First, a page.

BOGGED vehicles and more than an inch of rain were unexpected inclusions during Agriculture Minister Barnaby Joyce and Prime Minister Tony Abbott’s drought tour at the weekend.
The start of 30mm of rain hit as Mr Abbott, Mr Joyce and Member for Parkes Mark Coulton were visiting Jandra, a property near Bourke.
Such was the downpour, many of the vehicles were bogged trying to leave the property; Mr Joyce and several others rolled up their sleeves to push them out.
There are concerns the rain may dampen the message farmers and Mr Joyce want to send to other politicians and the rest of Australia – that they urgently need drought assistance.
However, Mr Abbott said yesterday the government was committed to helping regional Australia and would respond to the drought in a way that was “fair and responsible”.
This would include better income support, better access to loan support measures and “plenty of emphasis on social support”.
An assistance package would be announced in coming days, he said.
Bourke mayor Andrew Lewis said he expected the plan to be unveiled as early as today.
A spokesman for Mr Joyce’s office said yesterday they were pleased the Prime Minister had accepted Mr Joyce’s invitation to tour drought-hit areas and would continue to work closely with him on drought support measures.
“While it’s pleasing to see some rain, it’s certainly not going to break the drought and we all know assistance will still be required,” he said.
“The Prime Minister has flagged he is committed to assistance for regional Australia ... and we welcome that announcement.”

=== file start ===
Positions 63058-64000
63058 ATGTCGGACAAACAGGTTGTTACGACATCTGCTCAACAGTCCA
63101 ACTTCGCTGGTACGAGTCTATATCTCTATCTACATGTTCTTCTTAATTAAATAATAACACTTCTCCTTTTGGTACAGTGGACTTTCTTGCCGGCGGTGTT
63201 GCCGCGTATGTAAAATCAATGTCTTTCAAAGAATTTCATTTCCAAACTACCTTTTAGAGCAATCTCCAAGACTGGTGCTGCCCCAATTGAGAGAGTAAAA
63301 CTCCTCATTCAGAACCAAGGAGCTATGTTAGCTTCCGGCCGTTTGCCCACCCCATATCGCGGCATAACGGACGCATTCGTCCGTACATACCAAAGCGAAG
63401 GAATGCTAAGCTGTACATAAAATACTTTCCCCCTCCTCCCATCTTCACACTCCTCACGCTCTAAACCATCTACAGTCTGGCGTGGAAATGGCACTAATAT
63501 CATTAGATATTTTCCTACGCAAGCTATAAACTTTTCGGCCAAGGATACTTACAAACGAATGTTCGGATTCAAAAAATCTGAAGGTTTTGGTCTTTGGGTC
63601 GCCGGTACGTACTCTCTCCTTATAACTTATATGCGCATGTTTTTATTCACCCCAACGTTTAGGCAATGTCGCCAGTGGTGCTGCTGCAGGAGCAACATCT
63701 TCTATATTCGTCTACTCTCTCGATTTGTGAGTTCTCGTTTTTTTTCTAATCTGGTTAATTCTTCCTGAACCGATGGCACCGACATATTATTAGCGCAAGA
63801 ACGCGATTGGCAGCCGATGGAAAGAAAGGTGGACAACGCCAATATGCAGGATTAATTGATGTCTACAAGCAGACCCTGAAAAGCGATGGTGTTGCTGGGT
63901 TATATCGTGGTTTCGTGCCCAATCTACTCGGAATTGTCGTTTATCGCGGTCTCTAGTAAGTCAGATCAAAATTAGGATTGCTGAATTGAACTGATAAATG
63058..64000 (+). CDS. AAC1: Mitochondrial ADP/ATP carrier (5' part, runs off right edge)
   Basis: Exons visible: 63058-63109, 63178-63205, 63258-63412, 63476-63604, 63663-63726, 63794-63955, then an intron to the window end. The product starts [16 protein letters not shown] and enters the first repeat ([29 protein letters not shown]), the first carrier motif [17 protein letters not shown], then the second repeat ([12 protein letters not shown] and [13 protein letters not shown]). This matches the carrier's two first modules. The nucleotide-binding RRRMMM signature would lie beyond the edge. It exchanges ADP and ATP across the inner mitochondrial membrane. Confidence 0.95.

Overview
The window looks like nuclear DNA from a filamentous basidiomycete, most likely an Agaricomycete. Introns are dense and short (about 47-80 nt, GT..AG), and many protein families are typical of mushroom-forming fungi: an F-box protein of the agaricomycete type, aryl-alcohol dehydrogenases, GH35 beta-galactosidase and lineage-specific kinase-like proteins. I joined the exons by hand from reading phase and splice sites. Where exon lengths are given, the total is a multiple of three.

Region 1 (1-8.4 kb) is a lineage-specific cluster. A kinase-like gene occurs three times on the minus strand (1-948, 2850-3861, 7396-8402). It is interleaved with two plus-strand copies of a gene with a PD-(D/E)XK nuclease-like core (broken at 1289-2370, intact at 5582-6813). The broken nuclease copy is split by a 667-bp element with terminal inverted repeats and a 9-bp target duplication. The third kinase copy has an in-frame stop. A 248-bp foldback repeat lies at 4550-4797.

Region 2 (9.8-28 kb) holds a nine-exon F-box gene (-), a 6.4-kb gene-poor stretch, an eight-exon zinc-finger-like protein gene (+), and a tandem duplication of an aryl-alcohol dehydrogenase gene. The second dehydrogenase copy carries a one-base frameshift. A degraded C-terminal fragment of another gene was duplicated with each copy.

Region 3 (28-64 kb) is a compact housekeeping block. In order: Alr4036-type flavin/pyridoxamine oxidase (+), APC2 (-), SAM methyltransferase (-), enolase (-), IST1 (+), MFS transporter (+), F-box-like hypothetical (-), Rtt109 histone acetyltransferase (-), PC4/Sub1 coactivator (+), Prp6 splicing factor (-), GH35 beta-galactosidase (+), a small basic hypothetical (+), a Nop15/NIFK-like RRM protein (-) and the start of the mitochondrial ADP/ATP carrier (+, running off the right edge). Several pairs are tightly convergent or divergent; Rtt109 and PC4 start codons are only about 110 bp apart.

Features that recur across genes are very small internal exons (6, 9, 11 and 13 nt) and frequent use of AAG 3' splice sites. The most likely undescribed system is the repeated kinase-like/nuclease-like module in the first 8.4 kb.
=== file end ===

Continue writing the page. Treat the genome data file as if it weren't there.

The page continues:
Phillip Ridge, the owner of Jandra, said politicians like Mr Abbott and Mr Joyce should visit more often if they brought relief with them. Even so, the region had been desperately dry for almost two years and would need follow-up rain soon if the area was to recover.
Mr Coulton said the drought was an ongoing issue that had reached severe levels.
“A drought affects not only farmers, but whole communities who are often based around the rural enterprise surrounding a country town,” he said.
“This visit has helped to illustrate the wider issues that are at play in a drought of this nature. While rain might have greeted the Prime Minister on the weekend, this rainfall doesn’t indicate that the drought is over.
“People right across the North West will still experience ongoing financial hardship well beyond the first rain.”
Mr Coulton said it was beneficial for Mr Abbott to see the difficulties of the drought first-hand.
“This will be valuable information in assessing further need in the region due to the ongoing drought,” he said.
“The strength of the community, as well as the hardship that they are currently facing, were both on show for the Prime Minister during his visit.”